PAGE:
Justice Minister Judith Collins says a United Nations review panel has congratulated New Zealand, saying it is a world leader in most areas of human rights.
The panel in Geneva is hearing submissions and asking questions of member countries before releasing its report.
Ms Collins told Radio New Zealand's Morning Report programme on Tuesday that criticisms made by some organisations about the Canterbury rebuild did not put into context the number of earthquakes there were, the extent of the infrastructure damage or the amount of work done so far.
She said she also spoke about New Zealand's rates of family violence and what is being done to reduce them.
Earlier, the New Zealand branch of Amnesty International said that while New Zealand does not have anywhere near the human rights problems of war-torn nations like Syria and Afghanistan, it's still important for it to be examined by the UN.
Executive director Grant Bayldon said some of the issues raised by lobby groups and trade unions include child poverty, domestic violence and changes to labour laws. But he said the central problem is New Zealand's weak legal protection for human rights.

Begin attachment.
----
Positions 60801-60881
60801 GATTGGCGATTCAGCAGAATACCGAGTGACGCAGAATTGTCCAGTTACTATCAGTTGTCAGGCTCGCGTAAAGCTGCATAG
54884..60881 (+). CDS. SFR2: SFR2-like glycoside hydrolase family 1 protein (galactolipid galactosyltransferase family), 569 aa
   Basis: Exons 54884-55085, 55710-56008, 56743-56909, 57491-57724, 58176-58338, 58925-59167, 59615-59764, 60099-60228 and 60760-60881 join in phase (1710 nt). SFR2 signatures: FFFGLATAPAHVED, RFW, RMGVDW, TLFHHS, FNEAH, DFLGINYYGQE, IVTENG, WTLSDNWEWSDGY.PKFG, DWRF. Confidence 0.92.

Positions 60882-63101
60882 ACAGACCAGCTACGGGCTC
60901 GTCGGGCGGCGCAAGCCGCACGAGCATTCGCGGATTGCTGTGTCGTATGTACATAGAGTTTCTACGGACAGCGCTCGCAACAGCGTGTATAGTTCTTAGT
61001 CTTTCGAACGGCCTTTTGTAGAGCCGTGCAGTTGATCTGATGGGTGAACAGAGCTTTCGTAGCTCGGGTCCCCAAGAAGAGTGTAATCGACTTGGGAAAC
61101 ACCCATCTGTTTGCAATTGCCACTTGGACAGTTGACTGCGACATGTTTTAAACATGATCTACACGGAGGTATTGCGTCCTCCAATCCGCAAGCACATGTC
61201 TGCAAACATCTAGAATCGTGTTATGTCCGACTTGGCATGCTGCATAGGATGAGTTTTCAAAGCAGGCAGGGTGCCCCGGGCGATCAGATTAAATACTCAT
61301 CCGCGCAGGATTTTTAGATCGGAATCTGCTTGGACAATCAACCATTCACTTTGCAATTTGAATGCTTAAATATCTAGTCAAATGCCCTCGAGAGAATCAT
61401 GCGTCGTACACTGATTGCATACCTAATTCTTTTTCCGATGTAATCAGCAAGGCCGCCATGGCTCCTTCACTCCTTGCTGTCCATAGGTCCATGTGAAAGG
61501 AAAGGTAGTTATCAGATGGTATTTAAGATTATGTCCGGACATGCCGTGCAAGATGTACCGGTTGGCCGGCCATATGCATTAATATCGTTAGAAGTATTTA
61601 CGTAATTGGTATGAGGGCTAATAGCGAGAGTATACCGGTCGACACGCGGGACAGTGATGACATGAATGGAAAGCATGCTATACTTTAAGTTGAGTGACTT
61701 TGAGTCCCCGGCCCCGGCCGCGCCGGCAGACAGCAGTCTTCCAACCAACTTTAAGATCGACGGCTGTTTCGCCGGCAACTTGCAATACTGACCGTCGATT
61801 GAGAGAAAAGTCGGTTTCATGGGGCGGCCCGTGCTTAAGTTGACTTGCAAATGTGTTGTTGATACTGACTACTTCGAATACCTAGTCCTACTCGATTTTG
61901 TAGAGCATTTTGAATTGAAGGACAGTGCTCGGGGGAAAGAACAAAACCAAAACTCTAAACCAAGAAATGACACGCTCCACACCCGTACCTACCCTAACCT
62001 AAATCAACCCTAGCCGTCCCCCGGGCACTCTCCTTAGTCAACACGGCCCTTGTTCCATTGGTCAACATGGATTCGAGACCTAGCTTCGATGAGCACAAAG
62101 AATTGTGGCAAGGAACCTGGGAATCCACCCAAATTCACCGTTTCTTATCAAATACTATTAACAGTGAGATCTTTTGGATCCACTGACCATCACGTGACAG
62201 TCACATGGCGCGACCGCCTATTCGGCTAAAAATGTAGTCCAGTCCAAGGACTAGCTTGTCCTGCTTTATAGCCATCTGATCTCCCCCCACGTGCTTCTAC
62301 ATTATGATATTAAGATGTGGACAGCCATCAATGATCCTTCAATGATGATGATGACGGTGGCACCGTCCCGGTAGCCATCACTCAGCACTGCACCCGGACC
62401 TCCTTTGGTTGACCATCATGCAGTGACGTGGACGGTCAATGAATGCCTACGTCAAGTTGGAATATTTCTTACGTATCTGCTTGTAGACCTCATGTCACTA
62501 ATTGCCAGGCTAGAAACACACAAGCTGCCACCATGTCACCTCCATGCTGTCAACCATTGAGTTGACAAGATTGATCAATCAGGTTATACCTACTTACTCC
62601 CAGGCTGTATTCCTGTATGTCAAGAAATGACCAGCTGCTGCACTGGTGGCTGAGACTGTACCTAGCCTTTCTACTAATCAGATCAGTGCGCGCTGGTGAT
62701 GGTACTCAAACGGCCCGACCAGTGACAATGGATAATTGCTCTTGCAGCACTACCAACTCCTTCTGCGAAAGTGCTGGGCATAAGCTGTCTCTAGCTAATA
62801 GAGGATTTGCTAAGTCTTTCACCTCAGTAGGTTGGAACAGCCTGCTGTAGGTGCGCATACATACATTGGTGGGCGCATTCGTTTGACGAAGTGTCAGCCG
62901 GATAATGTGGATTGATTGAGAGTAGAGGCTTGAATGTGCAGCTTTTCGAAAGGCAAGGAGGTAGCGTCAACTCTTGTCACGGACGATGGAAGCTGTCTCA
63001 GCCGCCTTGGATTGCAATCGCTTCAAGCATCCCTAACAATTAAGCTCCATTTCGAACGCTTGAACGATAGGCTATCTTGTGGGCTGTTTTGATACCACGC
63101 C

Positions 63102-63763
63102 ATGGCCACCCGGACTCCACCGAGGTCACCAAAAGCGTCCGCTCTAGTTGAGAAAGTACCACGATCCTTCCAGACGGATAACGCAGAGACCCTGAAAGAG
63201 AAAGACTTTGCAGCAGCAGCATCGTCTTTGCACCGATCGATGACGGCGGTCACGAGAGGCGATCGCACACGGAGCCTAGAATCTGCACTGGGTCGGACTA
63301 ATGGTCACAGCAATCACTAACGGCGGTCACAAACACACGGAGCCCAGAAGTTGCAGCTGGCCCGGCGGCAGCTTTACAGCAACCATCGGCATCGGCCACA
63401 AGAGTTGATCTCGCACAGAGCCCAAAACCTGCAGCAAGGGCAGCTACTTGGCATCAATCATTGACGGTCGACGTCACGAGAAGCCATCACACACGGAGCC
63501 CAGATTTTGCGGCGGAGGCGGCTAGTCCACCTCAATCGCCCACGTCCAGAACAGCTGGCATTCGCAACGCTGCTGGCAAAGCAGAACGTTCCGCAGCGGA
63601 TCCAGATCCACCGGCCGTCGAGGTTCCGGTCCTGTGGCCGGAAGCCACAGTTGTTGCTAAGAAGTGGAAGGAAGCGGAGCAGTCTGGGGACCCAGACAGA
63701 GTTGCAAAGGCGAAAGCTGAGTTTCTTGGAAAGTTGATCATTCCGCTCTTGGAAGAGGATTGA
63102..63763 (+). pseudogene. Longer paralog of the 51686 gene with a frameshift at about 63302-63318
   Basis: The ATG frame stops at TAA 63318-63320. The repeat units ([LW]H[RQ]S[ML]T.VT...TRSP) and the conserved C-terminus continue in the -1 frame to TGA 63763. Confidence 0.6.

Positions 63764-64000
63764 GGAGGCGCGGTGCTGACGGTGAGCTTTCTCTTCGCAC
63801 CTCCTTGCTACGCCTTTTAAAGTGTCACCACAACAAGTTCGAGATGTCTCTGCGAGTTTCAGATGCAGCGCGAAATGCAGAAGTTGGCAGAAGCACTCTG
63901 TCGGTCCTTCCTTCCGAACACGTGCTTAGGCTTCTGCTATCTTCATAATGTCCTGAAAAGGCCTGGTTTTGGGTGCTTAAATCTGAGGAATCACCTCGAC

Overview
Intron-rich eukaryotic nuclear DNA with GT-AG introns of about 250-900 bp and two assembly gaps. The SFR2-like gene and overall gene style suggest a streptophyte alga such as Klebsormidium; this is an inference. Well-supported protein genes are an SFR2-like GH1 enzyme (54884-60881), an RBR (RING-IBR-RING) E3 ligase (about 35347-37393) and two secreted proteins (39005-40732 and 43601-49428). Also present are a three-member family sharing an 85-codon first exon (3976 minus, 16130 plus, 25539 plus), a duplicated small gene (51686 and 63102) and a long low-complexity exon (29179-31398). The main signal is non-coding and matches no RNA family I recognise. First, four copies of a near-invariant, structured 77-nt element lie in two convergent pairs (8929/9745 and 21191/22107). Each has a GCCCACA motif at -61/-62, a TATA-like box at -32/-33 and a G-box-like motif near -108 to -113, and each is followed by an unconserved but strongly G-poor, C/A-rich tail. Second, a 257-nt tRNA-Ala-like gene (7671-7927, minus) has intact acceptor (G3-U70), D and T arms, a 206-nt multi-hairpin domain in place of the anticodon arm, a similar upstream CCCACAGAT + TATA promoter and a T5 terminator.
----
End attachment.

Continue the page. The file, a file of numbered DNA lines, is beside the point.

Mr Bayldon said last year the Government pushed through three laws in a matter of months, which the Human Rights Commission said breached basic human rights.
They were the GCSB bill, the immigration mass arrivals bill and the disabled carers bill.
Amnesty said the Government has an extra incentive to take serious steps to improve its performance on human rights because it's currently lobbying for a seat on the Security Council.